Joy == [ [ CASELIST ] select i ] step or, still schematically: Joy == [ [ [c1 ..] [c2 ..] ... ] select i ] step where `CASELIST` consists of a list of cases `c1`, `c2` and so on. Clearly, among the cases to be considered are at least the primitives used in the interpreter so far: 1) the `select` operation, 2) pushing a list or program, and 3) two combinators, the `step` combinator and the i-combinator. It is best to consider the `select` operation first. It has to be handled like most other operations `P`: to interpret `P` which is on top of the stack, the primitive `P` has to be popped, and then the primitive operation `P` has to be executed. This gives the following case for the `select` operation: [ select pop select ] This means that when the interpreter sees the select operation as the second item on the stack, and the current list of cases as the first, topmost, element, then it will replace the list with the rest of that case, which is `[pop select]`. The `i` combinator executes this, which has the consequence of `pop`ping the `select` operator which is now on top of the stack. Then the `select` operation is executed, as required. As can be seen, the interpreter will also have to use the `pop` primitive, and therefore it will also have to implement it: [ pop pop pop ] To push a list or program, the interpreter has to leave it there, because executing such a push operation produces precisely the required result. The `select` operation used in the interpreter only looks at the type of something, so the empty list can serve as the sample list: [ [] ] (* lists *) Finally, the `step` and `i` combinators. It would be possible to treat them just like operators: [ step pop step ] [ i pop i ] However, this would mean that the interpreter only interprets top level programs, but of course it should descend right down into all levels. What is needed is a way for the combinators to use the Joy interpreter that is being written now. So, when the `step` combinator is being executed, having a program `[Ps]` as a parameter, the `step` combinator should encounter a program which will eventually call the Joy interpreter recursively, but first push `[Ps]`. So it has to execute [ [Ps] Joy ] step The way to do this is to construct the above program from what is on top of the stack when the interpreter sees the `step` combinator. First, the `step` combinator is popped off. Now `[Ps]` is on top of the stack. Second, the unit program `[Joy]` is pushed. Then the two are `cons`'ed together to yield `[[Ps] Joy]`. If this is ever executed, it will push `[Ps]` and then use Joy to interpret it. It will be executed as many times as there are elements in the list below, and the execution is under the control of the `step` combinator. For uniformity the same method is used for the `i` combinator, although it would be possible for it to just call the Joy interpreter recursively. [ step pop [Joy] cons step ] [ i pop [Joy] cons i ] The last two cases have used the `cons` operation, so the interpreter has to be able to handle this operation, too. [ cons pop cons ]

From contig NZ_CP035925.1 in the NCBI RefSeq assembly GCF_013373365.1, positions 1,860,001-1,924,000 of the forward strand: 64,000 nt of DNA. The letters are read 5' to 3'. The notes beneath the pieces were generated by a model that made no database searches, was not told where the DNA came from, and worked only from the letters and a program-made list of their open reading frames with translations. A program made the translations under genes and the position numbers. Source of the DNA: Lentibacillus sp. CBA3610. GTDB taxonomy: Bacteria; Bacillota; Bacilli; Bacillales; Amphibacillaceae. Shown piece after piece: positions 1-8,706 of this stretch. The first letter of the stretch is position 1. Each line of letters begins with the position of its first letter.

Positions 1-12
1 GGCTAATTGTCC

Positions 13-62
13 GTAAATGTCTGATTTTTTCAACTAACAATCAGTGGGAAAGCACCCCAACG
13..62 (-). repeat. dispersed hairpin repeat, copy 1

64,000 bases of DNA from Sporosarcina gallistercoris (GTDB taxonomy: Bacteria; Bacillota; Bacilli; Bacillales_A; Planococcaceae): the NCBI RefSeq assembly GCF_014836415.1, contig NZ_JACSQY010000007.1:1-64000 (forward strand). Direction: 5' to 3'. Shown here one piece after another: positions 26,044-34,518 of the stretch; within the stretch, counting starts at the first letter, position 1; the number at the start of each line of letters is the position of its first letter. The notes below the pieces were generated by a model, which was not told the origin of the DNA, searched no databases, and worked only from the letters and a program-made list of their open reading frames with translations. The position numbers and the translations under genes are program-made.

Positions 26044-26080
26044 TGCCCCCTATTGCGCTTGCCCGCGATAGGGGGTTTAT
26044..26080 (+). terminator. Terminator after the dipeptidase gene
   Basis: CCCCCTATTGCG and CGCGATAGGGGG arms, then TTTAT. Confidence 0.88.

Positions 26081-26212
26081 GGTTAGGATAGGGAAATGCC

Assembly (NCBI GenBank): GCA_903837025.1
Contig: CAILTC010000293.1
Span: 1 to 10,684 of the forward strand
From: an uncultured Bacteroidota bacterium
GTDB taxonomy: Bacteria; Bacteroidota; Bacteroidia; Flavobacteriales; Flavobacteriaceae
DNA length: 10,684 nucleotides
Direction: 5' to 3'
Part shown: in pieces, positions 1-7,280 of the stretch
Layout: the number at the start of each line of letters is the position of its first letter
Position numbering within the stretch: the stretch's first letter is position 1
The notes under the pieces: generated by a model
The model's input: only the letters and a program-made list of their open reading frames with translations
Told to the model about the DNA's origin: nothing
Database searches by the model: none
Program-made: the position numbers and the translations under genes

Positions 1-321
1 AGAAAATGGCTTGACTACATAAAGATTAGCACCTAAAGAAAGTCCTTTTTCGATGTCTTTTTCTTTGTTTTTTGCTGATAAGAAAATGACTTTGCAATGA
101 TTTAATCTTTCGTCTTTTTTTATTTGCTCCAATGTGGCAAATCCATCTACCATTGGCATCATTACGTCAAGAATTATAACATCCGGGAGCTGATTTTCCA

Here then is a complete but minimalist version of Joy-in-Joy: